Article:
The Long Run
We pause from our obsession with possible VP candidates to offer a thought about the P candidate. There are lots of ways of looking at the past month or so of the campaign, but here's something that occurred to me: Obama spent lots of time outlining his programs and explaining them to voters, mostly in town hall and small settings. In the past week, he's faced at least two potentially hostile audiences, at a rich Orange County Evangelical church, and the VFW convention. He's lately gone directly at John McCain more than he has, but still within the context of his basic message, as when he told the vets Tuesday: "I will let no one question my love of this country. I love America, so do you, and so does John McCain. When I look out at this audience, I see people of different political views. You are Democrats and Republicans and Independents. But you all served together, and fought together, and bled together under the same proud flag. You did not serve a Red America or a Blue America, you served the United States of America.”
Those lines got applause from the VFW, the membership of which is older and more conservative than veterans in general or other vet organizations, several of which back Obama. A followup story to the Saddleback Church forum that interviewed churchgoers on Sunday indicated that while the overwhelmingly Republican membership was still overwhelmingly for McCain, they liked Obama and his values.
As a newcomer to the national scene, and of course as a black man running for President, Obama has to present himself to voters as authentically as he can, so they will become comfortable with him. Of course a large part of the intent is to sway undecided voters to vote for him in November. But that isn't all.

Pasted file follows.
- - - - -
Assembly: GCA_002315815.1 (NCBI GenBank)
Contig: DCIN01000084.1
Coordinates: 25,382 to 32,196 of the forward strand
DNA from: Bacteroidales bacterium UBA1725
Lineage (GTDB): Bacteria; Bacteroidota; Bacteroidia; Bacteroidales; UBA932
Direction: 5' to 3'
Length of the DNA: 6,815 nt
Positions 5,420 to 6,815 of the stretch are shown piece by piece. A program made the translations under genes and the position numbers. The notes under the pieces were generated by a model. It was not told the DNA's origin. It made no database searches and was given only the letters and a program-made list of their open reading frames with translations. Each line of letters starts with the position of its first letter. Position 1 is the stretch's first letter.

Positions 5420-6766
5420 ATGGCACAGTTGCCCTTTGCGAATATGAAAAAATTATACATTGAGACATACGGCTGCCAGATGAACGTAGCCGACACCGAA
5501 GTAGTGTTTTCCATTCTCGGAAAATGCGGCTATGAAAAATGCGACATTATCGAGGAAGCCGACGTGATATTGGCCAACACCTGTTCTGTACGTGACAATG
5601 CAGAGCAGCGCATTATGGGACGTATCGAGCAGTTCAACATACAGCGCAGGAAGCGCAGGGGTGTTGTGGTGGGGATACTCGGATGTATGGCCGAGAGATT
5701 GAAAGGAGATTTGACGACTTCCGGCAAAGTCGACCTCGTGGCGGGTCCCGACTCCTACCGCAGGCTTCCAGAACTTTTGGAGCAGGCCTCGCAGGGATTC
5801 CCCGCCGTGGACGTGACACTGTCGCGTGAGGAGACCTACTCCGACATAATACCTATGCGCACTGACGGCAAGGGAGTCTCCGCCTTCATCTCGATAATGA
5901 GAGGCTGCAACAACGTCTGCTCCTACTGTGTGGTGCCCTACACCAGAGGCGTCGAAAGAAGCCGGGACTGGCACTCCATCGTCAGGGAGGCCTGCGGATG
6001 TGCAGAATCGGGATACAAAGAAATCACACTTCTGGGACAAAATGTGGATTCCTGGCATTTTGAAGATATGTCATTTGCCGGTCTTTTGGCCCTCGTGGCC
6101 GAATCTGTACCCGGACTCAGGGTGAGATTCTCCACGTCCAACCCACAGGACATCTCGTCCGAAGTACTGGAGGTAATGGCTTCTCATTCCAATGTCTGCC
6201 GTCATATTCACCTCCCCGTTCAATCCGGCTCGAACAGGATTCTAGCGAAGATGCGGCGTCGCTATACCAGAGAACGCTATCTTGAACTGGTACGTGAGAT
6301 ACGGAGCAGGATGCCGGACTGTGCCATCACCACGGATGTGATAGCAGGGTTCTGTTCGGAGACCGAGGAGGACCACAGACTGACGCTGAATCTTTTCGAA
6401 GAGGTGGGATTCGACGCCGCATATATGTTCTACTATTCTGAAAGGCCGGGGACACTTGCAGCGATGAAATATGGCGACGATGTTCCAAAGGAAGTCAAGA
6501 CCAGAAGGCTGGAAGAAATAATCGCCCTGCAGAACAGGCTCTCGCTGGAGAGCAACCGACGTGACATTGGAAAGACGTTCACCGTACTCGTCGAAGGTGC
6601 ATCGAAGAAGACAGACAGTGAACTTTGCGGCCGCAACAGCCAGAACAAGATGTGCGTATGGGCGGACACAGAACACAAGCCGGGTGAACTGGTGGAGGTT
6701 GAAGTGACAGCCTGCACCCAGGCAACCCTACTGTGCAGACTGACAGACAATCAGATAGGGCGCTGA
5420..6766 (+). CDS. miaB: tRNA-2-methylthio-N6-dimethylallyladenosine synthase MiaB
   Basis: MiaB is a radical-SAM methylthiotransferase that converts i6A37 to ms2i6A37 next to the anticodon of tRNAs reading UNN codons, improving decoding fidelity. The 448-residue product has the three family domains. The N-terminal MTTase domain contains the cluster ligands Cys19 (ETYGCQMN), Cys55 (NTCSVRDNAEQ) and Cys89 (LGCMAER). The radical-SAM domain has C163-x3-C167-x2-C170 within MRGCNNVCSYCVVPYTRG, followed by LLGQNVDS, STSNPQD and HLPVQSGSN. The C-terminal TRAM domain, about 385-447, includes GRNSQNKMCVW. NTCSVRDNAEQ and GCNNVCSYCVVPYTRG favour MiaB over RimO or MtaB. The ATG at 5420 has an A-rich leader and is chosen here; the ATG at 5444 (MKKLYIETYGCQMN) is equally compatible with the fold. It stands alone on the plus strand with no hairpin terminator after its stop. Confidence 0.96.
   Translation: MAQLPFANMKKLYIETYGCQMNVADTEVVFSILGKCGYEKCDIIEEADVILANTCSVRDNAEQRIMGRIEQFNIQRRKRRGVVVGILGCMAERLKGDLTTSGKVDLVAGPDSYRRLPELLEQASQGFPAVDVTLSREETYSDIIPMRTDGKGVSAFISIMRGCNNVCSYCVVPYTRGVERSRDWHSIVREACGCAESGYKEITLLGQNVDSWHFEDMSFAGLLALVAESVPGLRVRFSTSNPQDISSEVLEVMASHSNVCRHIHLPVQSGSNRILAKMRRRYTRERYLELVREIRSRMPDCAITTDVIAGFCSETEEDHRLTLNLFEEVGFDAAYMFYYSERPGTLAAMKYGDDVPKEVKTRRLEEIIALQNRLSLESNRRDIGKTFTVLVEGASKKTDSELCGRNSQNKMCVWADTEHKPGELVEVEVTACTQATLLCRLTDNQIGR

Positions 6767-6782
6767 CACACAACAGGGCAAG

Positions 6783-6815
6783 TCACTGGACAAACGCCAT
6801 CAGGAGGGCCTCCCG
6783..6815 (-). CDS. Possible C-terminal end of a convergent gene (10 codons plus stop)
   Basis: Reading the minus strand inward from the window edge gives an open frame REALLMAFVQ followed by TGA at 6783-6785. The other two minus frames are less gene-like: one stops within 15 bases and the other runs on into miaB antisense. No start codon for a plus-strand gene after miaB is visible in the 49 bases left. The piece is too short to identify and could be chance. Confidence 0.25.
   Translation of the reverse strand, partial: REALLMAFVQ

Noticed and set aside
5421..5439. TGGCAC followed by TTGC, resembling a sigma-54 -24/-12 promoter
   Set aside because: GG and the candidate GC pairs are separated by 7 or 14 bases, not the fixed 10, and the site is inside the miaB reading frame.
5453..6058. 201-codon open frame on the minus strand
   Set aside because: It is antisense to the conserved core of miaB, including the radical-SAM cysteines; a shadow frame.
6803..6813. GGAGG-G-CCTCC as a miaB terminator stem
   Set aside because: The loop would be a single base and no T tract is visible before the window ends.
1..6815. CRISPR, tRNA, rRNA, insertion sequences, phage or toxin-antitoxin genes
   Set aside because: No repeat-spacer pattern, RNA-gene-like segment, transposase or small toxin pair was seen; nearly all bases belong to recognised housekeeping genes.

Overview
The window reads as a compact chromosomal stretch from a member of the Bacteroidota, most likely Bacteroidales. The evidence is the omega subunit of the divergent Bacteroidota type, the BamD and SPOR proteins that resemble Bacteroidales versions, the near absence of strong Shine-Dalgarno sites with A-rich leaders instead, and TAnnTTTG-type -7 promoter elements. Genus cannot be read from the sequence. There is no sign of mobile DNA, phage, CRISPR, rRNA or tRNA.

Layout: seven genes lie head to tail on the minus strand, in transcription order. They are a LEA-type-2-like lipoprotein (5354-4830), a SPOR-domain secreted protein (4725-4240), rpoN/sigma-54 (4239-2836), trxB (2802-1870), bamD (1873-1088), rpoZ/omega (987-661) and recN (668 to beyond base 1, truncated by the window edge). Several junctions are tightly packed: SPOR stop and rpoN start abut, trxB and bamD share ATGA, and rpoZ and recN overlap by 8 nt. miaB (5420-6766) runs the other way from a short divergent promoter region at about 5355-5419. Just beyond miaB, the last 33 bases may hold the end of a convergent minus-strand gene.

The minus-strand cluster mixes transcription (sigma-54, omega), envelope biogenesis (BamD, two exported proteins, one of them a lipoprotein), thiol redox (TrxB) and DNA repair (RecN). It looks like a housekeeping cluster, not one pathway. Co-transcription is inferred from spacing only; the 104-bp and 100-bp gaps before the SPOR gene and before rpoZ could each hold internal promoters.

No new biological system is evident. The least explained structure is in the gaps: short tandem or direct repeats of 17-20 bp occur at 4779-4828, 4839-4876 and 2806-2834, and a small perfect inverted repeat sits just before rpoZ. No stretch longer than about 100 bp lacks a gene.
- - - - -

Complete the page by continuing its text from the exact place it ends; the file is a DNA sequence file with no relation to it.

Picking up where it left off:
Even with polls tightening at the moment, Obama remains ahead, and could very well be elected President. And after that, he will have to govern. He will have a Democratic Congress to work with probably, but his plans to transform Washington and to meet the substantial challenges that face him, require a lot of consent of the governed, as well as wide participation.
So even people who did not vote for him, like the VFW folks and Evangelicals, have to like him and respect him well enough to accept him as their President. So he may not have won a lot of votes so far. But I think he's been doing that. It's going to help him govern.
Now we're entering the real campaign, and we're going to see an Obama who engages McCain directly. McCain's campaign was fairly skillful in attacking Obama when he was trying to lay out his policies, and his choice was to step on his own message and thereby cede control of his campaign to McCain, or to let McSlur rail against him. But from now on, Obama will be making the contrast with McBush. And now some people who probably wouldn't have listened to him before, just might. And even if they wind up not voting for him, they may accept him as President more easily than they might have before.
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